As part of my project on electronic dance music culture I published a two part audiotextual series in Dancecult, the international journal of electronic music studies. In these contributions I develop approaches to electronic dance music culture from a DJ/producer perspective, complementary to writing about it: bit.ly/Nn9jmB and bit.ly/MFCuoE
Together with my colleagues Bernardo Attias (US) and Hillegonda Rietveld (UK) I am now editing an international book called »DJ Culture in the mix«, which will be out at Continuum/Bloomsbury next year. My chapter in this book is written together with Austrian scholar Rosa Reitsamer and deals with social network strategies and social capital in DJ scenes, connections between technology and masculinity and gendered strategies in DJ careers. The book itself investigates DJ cultures in electronic dance music from international and interdisciplinary perspectives. DJ cultures emerge at the juncture of technology, performance, culture, and political economy in fascinating ways, with the DJ often functioning as a pioneer of aesthetic taste and musical technique. The book offers a refreshing international and critical approach to DJ cultures, bringing established scholars in popular music studies together with new voices in an emerging area of inquiry. Book chapters converge on the importance of questions of power, technology, and social change in DJ cultures.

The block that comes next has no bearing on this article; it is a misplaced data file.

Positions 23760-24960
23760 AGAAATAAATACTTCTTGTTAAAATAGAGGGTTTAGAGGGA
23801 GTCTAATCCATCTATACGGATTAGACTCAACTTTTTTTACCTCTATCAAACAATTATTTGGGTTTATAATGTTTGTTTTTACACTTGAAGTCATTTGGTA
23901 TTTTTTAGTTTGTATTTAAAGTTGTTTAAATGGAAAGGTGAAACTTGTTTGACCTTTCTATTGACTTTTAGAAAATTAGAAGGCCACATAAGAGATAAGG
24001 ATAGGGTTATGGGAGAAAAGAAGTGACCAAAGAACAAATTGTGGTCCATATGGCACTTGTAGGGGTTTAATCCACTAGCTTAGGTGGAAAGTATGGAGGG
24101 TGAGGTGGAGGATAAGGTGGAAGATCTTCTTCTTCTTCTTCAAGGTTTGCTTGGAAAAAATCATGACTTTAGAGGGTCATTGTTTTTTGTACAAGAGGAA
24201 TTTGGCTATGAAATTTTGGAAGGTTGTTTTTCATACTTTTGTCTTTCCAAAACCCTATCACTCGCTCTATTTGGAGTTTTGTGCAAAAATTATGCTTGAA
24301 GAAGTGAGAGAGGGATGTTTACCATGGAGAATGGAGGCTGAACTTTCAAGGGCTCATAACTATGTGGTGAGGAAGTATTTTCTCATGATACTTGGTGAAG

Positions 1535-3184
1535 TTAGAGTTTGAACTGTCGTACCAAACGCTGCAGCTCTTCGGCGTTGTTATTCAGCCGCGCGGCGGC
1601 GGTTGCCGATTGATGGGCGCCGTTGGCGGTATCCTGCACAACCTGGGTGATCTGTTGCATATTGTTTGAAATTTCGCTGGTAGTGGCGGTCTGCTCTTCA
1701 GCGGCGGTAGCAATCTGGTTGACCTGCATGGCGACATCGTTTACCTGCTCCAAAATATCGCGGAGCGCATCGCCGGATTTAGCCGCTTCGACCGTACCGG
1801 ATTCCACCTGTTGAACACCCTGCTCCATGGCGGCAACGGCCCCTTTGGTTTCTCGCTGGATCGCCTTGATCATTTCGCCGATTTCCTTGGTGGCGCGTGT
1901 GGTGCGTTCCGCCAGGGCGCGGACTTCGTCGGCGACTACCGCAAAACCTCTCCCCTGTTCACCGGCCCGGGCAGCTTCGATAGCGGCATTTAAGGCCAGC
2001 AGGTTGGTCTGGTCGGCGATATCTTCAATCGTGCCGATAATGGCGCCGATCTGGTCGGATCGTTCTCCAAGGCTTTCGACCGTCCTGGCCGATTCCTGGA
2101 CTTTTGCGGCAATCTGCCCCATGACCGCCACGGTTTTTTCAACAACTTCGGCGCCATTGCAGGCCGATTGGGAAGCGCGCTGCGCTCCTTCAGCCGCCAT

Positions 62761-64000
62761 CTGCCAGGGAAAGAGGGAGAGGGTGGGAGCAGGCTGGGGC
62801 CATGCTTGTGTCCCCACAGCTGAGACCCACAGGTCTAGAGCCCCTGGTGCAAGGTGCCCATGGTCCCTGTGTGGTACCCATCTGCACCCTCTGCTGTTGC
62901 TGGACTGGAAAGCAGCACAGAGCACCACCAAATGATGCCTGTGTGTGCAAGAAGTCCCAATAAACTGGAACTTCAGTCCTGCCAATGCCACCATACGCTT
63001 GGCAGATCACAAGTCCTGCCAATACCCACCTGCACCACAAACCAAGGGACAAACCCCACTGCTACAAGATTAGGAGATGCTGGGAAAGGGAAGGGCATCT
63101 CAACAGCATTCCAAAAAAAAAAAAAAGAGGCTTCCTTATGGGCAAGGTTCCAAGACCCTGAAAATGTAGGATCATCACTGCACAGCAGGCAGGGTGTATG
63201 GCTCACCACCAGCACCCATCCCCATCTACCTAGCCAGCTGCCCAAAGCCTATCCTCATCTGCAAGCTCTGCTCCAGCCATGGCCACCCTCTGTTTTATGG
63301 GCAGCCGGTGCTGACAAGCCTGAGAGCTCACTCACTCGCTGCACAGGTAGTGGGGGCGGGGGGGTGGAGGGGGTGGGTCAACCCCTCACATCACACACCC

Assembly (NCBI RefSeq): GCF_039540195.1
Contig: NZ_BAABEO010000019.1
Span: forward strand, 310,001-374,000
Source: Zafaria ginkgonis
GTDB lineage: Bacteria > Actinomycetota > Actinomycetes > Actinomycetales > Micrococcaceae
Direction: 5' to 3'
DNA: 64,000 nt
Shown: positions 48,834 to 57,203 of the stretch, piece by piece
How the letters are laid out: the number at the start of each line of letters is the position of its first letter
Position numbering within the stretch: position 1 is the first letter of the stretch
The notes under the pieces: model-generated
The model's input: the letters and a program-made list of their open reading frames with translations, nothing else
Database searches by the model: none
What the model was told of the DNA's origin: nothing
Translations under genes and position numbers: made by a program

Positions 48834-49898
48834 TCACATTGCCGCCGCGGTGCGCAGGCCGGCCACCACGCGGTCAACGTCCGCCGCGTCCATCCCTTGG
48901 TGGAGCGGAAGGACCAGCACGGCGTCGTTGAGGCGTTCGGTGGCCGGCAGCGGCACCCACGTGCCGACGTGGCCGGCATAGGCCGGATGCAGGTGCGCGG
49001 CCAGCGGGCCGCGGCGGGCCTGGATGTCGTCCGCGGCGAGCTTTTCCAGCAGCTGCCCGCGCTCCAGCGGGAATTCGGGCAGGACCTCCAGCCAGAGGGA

For those who read Swedish, I have also published a book called Rundgång at Makadam publisher.
Do you have any new releases coming up on your label?
We just released our fiercest compilation so far: Nomads In Sound V3. For this compilation we have tracked down the most forward pushing dub oriented artists internationally, including Uzul (FRA), KÃ©shava (EE), Mutamassik (ITA/US), PhOniAndFlOrE (FRA), Bass Trolls (SWE), Donna Maya (GER), Apurva (IN), Bass-Ul-Ulema Sound (BA), Hab (SWE) and Ombudsman (SWE).
We also just released the EP »7th day« featuring the grandmasters of Eastern influenced Bass music; Osmani Soundz, Nuphlo and Delta Star. Joined by Mumbai’s Apurva, these guys are front figures of the renowned UK based Nasha Records label pioneering what used to be known as the »Asian Underground« scene since the mid-1990s.
As for the future, before we start considering »Nomads in Sound V4« we are planning to release an album with our new electronica artist Sidstar (SWE) as well as EPs with some of our favorite artists, such as Kutterfugel and Apurva. Further down the road we are planning a full length album with Bass Trolls.
Be sure to check out Anna’s music on SoundCloud.
Anna photographed by Jessica Arneback.